Lot 90. Maurice Utrillo (1883-1955), “Maison de Mimi Pinson, Rue du Mont-Cenis sous la neige, Montmartre.” Signed ‘Maurice.Utrillo.V.’ (lower right). Oil on canvas, 46 x 55.2 cm. (18 1/8 x 21 3/4 in.). Painted circa 1952-55. Estimate: 70,000 – 100,000 Euros ($89,347 – $127,639). See below for comments. Image ©Christie’s Images Ltd. 2012.
Lot 17. Maurice de Vlaminck (1876-1958), “Rue de village.” Signed ‘Vlaminck’ (lower right). Gouache, watercolor and China ink on paper. 46 x 54.4 cm. (18 1/8 x 21 3/8 in). Estimate: 15,000 – 20,000 Euros ($19,146 – $25,528). You can almost see de Vlaminck diluting that blue cloud crest to make the roof, then dabbing even more water in it to make the body of the cloud. If you want to find a village that still looks like this — without the color — try Louveciennes outside Paris, Pissarro’s old stomping grounds. Image ©Christie’s Images Ltd. 2012.
Lot 1. Paul Signac (1863-1935), “Vue du Bosphore.” Signed, dated et situated ‘P. Signac 16-Constantinople-1907’ (lower right). Gouache, watercolor, and black stone on paper. 28.9 x 41.8 cm. (11 3/8 x 161/2 in). Executed en 1907. Estimate: 30,000-50,000 Euros ($38,292 – $63,820). Neo-Impressionism began with Seurat, but Signac, outliving his mentor by some four decades, expanded it exponentially, from a sea of dots into a sea of media. Image ©Christie’s Images Ltd. 2012.
Lot 15. Paul Signac (1863-1935), “Voiliers a Port-Louis.” Signed, dated et situated ‘P. Signac Port-Louis-1923’ (lower right). Watercolor and black stone on paper, 30.4 x 45.8 cm. (12 x 18 in.). Executed en 1923.Estimate: 30,000 – 50,000 Euros. ($38,292 – $63,820). The press release for the new Matisse exhibition at the Met points out that he learned a lot about color from Signac; I’ll take the source. The waves mark a return to the point, enlarged. Image ©Christie’s Images Ltd. 2012.
Lot 28. Jacques Villon (1875-1963), “La meule de blé.” Signed ‘Jacques Villon’ (lower right), dated et titled ‘Jacques Villon LA MEULE DE BLE 1946’ (reverse). Oil on canvas, 88.7 x 146 cm. (35 x 57 1/2 in.). Painted in 1946. Estimate: 70,000 – 100,000 Euros ($89,347 – $127,639). What I love about the late ’40s is that it’s the period when abstract still had some form to anchor us; here it’s as if Villon has simply distorted the subject by shaking it up in a kaleidescope. Image ©Christie’s Images Ltd. 2012.
Lot 46. Sophie Taeuber-Arp (1889-1943), “Triangles, Circles.” Gouache and traces of mine de plomb on paper, 27.4 x 36.6 cm. (10 5/8 x 14 3/8 in.). Executed en 1937. Estimate: 15,000 – 20,000 Euros ($19,146 – $25,528). The love child of Sonia Delaunay and Robert Delaunay, weaned by Paul Klee. Image ©Christie’s Images Ltd. 2012.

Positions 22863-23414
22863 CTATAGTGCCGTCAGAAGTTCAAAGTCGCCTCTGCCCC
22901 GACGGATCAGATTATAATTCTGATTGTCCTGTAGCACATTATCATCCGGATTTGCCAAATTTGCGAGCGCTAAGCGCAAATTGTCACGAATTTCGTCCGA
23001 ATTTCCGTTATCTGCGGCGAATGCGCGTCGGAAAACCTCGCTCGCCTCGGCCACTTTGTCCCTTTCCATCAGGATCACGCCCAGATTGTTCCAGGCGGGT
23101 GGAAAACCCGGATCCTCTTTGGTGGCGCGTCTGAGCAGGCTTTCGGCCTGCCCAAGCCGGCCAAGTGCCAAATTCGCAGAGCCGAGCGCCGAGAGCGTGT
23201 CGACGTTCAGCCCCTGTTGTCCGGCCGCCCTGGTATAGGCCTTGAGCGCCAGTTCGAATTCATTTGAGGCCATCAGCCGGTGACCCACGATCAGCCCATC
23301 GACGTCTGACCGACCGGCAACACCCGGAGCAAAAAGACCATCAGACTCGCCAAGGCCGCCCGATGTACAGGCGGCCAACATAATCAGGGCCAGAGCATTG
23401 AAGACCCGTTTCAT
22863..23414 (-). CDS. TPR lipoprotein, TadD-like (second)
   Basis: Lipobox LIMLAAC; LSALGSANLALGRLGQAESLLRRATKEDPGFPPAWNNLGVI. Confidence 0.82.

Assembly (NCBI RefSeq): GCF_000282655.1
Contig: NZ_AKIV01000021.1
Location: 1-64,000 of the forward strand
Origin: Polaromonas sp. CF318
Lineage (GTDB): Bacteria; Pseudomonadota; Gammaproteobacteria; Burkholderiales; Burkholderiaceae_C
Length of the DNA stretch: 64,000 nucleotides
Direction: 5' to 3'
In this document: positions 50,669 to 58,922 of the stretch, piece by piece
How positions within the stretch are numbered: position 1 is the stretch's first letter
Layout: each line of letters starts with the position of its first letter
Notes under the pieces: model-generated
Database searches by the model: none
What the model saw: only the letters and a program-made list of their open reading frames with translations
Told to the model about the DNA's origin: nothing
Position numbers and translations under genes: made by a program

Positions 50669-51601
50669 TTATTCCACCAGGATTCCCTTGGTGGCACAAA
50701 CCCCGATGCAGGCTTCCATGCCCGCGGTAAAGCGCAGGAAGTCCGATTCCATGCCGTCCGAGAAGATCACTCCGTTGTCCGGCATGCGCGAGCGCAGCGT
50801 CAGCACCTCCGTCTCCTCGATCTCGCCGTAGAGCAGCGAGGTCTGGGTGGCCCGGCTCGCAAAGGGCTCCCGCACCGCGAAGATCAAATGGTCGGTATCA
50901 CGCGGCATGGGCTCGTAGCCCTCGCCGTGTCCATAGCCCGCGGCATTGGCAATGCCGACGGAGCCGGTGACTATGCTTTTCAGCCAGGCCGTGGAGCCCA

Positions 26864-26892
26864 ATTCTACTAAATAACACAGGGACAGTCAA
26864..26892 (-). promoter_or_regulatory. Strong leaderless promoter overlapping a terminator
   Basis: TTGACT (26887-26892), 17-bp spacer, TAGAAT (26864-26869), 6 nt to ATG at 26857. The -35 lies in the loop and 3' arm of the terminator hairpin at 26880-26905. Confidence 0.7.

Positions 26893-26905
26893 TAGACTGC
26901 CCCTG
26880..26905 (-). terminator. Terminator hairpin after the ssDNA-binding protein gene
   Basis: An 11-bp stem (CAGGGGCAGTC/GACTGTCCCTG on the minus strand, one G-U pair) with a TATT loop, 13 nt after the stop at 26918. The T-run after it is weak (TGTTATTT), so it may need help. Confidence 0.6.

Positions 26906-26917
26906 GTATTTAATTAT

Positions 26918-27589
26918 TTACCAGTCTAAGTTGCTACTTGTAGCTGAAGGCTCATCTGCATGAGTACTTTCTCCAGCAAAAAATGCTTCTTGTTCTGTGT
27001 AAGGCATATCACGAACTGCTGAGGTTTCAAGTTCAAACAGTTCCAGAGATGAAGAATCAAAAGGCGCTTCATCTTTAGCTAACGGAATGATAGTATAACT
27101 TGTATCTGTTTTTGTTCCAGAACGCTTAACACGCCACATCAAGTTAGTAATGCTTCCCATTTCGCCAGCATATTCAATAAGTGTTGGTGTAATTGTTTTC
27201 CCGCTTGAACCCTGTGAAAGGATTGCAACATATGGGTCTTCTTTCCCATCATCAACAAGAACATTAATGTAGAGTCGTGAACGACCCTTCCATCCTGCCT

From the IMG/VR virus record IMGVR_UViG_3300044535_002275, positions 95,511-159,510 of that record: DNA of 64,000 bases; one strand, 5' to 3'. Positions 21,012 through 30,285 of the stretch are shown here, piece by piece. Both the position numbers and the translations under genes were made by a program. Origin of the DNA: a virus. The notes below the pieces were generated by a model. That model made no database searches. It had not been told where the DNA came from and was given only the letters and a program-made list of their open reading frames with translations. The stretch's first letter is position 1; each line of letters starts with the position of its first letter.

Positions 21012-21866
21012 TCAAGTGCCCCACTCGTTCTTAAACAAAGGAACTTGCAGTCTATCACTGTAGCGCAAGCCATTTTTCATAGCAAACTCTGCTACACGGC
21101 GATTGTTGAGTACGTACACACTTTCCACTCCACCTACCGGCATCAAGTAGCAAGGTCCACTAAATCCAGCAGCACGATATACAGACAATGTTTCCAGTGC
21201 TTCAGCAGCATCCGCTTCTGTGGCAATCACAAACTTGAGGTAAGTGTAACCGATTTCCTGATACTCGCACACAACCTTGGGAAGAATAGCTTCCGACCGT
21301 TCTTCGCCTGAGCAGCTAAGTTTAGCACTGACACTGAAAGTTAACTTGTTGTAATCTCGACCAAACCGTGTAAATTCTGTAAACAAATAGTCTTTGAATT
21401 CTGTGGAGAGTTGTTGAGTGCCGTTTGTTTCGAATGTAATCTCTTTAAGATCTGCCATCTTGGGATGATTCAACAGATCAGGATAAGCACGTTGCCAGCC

Left: Lot 71. Max Ernst (1891-1976), “Personnages dans un bois.” Signed ‘Max Ernst’ (lower right). Oil on carton. 38.7 x 28 cm. (15Â¼ x 11 in.). Painted in 1948. Estimate: 70,000 – 100,000 Euros ($89,347 – $127,639). Right: Lot 33. Max Ernst (1891-1976), Sans titre. Signed ‘Max Ernst’ twice (lower right); indistinctly signed (reverse). Oil on panel, 18.1 x 13.8 cm. (7 1/8 x 5 1/2 in.). Painted in 1953. Estimate: 50,000 – 80,000 Euros. ($63,820 – $102,111). Ernst bridges abstract and reality and always has something to say, usually about the tortured world around him. Images ©Christie’s Images Ltd. 2012.
Lot 93. Raoul Dufy (1877-1953), “Paysage d’Auvergne, La Bourboule.” Signed et situated ‘Raoul Dufy Auvergne’ (lower right). Gouache and watercolor on paper, 50.6 x 64.2 cm. (19 7/8 x 25 1/4 in.). Executed en 1929. Estimate: 18,000 – 25,000 Euros ($22,975 – $31,910). The butt of jokes among the French, often considered France’s most grim region, here the Auvergne gets a gift of color from M. Dufy which highlights the beauty of austerity. Image ©Christie’s Images Ltd. 2012.
Lot 96. André Lhote (1885-1962), “Le Port de Bordeaux.” Signed ‘A.LHOTE.’ (lower right). Oil on canvas, 42 x 56 cm. (16 5/8 x 22 in.). Estimate: 40,000 – 60,000 Euros ($51,056 – $76,583). Perhaps because the Southeast of France had been painted out, Lhote went (South)west, jeune homme, and back to a semi-Cubist future to give Bordeaux its due. Image ©Christie’s Images Ltd. 2012.